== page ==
The research highlights the wildly varying accuracy of RATs and has prompted calls by the JCU team and others for better quality assurance of the tests.
JCU researchers used a fluorescent protein to develop a new reference standard to check RAT performance.
10 RATs were selected by the team for evaluation, which used a COVID-19 fluorescent protein to determine the lowest detectable amount of COVID-19 protein for each test.
Out of the 10 RATs analysed, only two returned consistently positive readings at the lowest concentration of COVID-19 protein used.
While a recent Canadian study proposed a reference standard for RATs, JCU Associate Professor of Molecular and Cell Biology Patrick Schaeffer said the JCU study was the first of its kind to not only develop a standard but implement it to compare RATs.
“This reference standard has allowed us to make very simple and efficient quality control assessments,” he said.
“At the moment, RAT performance is based on what the manufacturer says but they have never been compared using the same standardised COVID-19 protein.
“Currently, the Therapeutic Goods Administration and World Health Organisation request that manufacturers disclose the analytical sensitivity of their RATs but they are not cross-checked in an independent lab.”
Associate Prof Schaeffer said the study’s results highlighted an urgent need for the TGA and WHO to push for a standard reference material to compare the accuracy of hundreds of different RAT brands.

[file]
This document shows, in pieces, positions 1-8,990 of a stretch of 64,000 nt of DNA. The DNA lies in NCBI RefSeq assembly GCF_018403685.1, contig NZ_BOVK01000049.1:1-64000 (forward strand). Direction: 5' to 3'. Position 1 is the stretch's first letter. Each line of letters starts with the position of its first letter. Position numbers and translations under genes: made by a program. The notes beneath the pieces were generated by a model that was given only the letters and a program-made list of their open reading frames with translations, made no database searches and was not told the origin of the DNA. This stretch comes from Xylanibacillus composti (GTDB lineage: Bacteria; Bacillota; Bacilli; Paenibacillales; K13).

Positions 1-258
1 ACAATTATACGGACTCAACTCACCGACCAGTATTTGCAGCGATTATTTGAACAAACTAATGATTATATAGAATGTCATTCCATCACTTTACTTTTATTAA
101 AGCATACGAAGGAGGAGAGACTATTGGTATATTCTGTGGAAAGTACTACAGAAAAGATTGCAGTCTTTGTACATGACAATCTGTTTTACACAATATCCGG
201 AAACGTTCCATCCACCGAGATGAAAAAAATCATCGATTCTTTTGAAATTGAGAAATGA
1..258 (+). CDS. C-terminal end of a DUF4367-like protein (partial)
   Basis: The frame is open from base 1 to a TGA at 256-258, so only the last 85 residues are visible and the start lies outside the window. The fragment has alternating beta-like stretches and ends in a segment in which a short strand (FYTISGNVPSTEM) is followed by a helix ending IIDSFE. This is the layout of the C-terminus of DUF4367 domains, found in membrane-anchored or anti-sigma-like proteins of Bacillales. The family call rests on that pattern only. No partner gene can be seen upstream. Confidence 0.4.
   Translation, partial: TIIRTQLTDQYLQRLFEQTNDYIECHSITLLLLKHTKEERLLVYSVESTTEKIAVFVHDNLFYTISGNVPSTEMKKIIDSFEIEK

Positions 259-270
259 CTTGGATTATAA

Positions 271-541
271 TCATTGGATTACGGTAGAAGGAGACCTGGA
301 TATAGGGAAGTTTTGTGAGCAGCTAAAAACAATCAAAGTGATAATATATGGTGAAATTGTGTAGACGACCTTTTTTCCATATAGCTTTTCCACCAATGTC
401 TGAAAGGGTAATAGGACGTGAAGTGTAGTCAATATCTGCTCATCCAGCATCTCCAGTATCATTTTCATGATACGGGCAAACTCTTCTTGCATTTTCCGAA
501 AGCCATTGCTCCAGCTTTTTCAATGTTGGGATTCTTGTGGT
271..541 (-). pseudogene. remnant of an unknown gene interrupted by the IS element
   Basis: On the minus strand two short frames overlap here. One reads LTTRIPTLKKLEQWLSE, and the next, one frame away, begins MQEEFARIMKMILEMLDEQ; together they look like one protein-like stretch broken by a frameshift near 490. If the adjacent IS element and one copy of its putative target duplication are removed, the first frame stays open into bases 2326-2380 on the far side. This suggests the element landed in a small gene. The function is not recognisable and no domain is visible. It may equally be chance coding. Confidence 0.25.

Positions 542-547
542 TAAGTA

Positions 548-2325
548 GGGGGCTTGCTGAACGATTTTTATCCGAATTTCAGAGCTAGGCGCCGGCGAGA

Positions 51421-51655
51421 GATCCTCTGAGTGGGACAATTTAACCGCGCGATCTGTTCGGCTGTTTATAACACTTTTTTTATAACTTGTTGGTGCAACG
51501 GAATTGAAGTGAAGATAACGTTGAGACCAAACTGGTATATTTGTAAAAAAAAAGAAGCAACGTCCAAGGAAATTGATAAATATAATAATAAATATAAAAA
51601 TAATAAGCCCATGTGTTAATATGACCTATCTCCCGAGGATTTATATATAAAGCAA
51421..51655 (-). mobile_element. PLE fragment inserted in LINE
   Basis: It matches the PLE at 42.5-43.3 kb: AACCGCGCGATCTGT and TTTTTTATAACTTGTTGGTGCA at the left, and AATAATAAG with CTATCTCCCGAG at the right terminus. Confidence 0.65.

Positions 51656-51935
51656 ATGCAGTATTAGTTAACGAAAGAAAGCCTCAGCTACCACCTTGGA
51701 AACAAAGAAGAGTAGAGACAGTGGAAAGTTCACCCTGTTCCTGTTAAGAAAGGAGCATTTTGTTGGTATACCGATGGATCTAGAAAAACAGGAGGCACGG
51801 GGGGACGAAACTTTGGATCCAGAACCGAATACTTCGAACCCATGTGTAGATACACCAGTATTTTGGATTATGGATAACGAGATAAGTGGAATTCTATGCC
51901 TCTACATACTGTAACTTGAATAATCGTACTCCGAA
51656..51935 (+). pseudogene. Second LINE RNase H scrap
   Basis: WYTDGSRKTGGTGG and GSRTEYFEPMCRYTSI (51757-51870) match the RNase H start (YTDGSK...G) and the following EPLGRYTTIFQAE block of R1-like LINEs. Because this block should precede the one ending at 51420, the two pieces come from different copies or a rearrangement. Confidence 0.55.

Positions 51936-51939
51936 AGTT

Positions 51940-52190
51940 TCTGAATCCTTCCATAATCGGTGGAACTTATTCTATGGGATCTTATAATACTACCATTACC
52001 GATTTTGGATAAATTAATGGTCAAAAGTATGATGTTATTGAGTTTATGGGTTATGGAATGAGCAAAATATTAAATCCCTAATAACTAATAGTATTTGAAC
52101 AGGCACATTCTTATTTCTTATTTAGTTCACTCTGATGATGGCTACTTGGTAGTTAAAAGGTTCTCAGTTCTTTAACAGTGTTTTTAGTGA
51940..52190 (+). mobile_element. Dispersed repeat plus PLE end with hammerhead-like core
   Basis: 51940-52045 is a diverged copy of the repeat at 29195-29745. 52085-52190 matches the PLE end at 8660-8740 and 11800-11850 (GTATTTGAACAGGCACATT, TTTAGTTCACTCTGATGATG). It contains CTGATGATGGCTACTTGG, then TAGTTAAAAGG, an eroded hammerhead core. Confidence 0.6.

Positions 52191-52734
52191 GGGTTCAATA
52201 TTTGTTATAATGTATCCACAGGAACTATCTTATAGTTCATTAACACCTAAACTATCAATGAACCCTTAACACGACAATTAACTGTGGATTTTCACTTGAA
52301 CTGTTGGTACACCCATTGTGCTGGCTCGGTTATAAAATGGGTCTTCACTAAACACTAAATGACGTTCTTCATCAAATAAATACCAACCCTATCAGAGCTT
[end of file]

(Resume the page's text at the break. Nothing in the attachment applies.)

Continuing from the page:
“We need a reliable reference standard to rank all current and future RAT devices and ensure that their performance is accurately communicated to healthcare providers and the public,” he said.
“We believe our fluorescent nucleocapsid protein is a promising candidate for this task and will ensure that RAT performance is accurately communicated to healthcare providers and the public.
“At the moment, these RATs are assessed using viral cultures, without knowing the actual concentration of the COVID-19 protein.
“It’s like counting the number of mature trees in a forest and using that to determine the number of seeds sown. It depends on factors like soil quality and the viability of the seeds.”
Published in Talanta Open journal, the study was led by Associate Prof Schaeffer and involved JCU PhD candidate Casey Toft, Masters candidate Rebecca A. Bourquin, Dr Alanna Sorenson, Associate Prof Paul Harwood and the Doherty Institute’s Dr Julian Druce.
Media release from James Cook University Australia. Note: Content has been edited for style and length.
Ritchelle is a Content Producer for Healthcare Channel, Australia’s premier resource of information for healthcare.
Join our mailing list to be on the front lines of healthcare , get exclusive content, and promos.